Biogas Plant

3. “Today, the primary agenda for anyone is health. But poor solid waste management resulting in the spread of diseases is one of the biggest problems that we face. Biogas would be an environment friendly solution to this.”

Cow dung is used as cooking fuel in the Indian villages. From this pattern, D Suresh had thought of recycling kitchen waste for the production of biogas. As the bacteria for production of methane are present in the cow dung, he fed the plant first time with it. Now every week he gives 3-4 Kg of kitchen waste and in return, he receives the output in the form of 14-15 litres of biogas, which is equal to the capacity of a domestic LPG cylinder.

The slurry or leftover of the waste is used as organic manure. Thus the kitchen waste gives two useful products:

  1. Biogas: Used for cooking
  2. Slurry: Used as organic manure for plants

Terrace-Kitchen Garden

4. “To grow your own food and watch it grow right in-front of your eyes, is a priceless experience.”

Most of the home cooking needs of Suresh’s family are fulfilled by the terrace kitchen garden. He grows all seasonal vegetables using organic manure produced by biogas. Capsicum, lady finger, pumpkin, tomato, cucumber, beetroot, carrot, radish, spinach, mint are a few of them.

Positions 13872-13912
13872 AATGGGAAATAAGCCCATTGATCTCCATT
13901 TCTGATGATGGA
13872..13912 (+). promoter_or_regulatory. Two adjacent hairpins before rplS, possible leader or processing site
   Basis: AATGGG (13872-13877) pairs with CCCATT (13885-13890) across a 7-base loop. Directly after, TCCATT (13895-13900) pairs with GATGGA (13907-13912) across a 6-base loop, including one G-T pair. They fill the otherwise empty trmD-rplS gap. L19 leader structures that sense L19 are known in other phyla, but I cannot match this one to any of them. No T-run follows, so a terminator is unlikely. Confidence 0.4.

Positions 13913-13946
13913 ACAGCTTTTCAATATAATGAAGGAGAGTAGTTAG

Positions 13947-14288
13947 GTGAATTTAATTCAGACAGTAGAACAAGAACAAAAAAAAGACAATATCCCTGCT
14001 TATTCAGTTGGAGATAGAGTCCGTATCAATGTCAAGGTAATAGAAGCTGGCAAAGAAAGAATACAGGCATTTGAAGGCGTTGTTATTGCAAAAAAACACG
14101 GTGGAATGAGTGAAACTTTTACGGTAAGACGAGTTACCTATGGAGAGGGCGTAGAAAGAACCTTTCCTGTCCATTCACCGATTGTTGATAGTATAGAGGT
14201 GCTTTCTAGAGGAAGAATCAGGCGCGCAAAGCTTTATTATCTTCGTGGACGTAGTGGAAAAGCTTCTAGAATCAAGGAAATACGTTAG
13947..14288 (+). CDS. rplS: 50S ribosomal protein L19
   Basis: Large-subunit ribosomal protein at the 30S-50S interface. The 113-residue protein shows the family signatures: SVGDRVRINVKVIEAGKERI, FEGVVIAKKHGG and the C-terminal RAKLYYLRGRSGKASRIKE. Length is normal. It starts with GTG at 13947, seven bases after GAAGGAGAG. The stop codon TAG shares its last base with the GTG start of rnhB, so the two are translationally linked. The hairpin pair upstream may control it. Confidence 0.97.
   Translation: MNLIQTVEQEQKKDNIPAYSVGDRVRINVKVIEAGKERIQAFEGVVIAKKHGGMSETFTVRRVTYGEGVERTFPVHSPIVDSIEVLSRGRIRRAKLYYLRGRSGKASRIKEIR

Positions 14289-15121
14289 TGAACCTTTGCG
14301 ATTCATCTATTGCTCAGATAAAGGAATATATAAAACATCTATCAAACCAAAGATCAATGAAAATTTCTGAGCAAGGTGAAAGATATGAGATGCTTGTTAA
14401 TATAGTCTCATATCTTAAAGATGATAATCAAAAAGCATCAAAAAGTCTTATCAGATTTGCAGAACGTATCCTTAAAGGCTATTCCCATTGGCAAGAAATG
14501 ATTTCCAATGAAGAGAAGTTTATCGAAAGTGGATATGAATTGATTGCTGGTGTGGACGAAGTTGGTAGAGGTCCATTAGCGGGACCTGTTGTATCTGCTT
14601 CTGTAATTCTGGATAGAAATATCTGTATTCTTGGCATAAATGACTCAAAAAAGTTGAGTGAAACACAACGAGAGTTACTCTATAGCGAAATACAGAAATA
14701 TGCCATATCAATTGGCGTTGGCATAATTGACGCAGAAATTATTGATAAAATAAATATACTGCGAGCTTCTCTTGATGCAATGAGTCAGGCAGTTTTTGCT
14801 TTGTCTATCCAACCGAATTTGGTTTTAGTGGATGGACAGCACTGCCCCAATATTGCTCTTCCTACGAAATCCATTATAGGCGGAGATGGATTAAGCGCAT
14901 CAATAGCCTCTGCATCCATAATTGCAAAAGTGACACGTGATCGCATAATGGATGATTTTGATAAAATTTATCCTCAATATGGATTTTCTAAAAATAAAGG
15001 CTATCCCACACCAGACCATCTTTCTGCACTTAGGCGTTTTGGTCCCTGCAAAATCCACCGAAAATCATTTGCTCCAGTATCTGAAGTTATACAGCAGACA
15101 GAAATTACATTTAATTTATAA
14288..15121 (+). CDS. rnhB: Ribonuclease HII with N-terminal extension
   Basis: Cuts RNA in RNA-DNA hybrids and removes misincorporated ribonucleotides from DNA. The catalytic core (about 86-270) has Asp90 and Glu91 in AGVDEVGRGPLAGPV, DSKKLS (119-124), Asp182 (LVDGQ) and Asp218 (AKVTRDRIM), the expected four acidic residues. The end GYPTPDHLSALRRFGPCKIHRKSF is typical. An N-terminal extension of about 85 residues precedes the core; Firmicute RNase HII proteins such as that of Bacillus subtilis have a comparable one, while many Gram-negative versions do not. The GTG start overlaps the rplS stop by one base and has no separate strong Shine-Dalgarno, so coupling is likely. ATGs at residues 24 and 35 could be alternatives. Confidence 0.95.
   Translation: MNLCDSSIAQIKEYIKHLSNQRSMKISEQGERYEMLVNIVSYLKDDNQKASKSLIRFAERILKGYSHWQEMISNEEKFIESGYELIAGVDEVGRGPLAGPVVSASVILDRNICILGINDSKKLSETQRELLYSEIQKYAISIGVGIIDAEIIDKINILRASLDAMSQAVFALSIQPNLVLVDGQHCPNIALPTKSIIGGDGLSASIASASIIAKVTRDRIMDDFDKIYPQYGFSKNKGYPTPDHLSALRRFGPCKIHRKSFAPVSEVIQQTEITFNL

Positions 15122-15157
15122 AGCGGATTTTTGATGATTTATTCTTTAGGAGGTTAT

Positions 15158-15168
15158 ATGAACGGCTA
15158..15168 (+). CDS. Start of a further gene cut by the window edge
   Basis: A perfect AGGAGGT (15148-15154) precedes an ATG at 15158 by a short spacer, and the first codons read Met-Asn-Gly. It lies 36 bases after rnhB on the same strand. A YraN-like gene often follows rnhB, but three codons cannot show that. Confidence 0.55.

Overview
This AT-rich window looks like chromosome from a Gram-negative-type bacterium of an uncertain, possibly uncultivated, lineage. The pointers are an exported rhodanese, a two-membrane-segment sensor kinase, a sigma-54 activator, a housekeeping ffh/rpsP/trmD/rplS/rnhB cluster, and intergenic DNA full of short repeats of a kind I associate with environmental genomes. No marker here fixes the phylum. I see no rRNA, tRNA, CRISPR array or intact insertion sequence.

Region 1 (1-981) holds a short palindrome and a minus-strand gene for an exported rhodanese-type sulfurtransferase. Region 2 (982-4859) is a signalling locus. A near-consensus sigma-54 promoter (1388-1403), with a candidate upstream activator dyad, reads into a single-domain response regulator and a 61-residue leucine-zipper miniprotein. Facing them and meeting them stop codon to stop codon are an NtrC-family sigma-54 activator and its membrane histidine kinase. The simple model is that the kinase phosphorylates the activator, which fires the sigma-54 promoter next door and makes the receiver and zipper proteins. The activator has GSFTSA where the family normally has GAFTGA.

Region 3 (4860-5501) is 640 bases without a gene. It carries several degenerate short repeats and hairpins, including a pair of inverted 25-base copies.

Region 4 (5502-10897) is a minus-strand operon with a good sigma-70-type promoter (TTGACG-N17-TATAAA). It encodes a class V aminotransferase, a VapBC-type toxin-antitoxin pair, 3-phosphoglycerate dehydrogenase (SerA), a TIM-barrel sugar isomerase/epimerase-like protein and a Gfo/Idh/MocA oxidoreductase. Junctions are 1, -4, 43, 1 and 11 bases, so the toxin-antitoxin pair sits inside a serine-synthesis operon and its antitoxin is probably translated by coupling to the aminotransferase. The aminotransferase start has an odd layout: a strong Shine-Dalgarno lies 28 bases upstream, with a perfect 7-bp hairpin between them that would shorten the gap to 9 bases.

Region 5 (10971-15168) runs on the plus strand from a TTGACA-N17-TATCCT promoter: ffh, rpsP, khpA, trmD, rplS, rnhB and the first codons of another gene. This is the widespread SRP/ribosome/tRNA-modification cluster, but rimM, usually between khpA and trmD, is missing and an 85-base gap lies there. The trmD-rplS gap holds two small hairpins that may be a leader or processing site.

Forest at Home

5. “Use greenery to create a happy and a lively world of your own.”

Despite being a part of a popular residential locality, he can escape into his own green world. 25 years ago, he planted Bamboo, Neem, Badam and now these trees have grown huge, creating a forest like view for his family and neighborhood. This forest also consists of some creepers and bushes.

Drinking Water from Atmospheric Air

6. “Using innovations from other countries on our issues, can help solve problems faster.”

This project of extracting drinking water from atmospheric air is inspired by Israeli technology. Despite not having enough resources, Israel is a self-sufficient country today.
To install this system domestically, it costs around 40 thousand. It produces around 25 litres of water per day. When we calculate, it is approximately 50 paise per litre. It works using electricity and in his case, solar-generated electricity.

Future Plans

7. “For every problem, there is a solution.
Do not try to shift the problem, look for real solutions.”

When talking about future aspects Suresh mentioned about the sewage water treatment, usage of human waste for biogas production and solar-powered car. He had a valid point about the policy of electric cars. He said, “if we are using electricity for charging batteries, then it will be only shifting of usage from one non-sustainable resource to another. Solar powered car, wherein the batteries are charged using solar-generated electricity, can be a solution for this issue.”

When we connect all the dots, we can say that, the theme of this self-sufficient house is ‘Environment’. We have all learned this in basic science. Solar Suresh is the one who is practically implementing this. In India, it can be easily implemented. But it is more of an attitudinal problem than technical.

He signed off with a very strong message, “We must leave a better planet for our next generations.”

“Ask not what your country can do for you, ask what you can do for your country!” – John F. Kennedy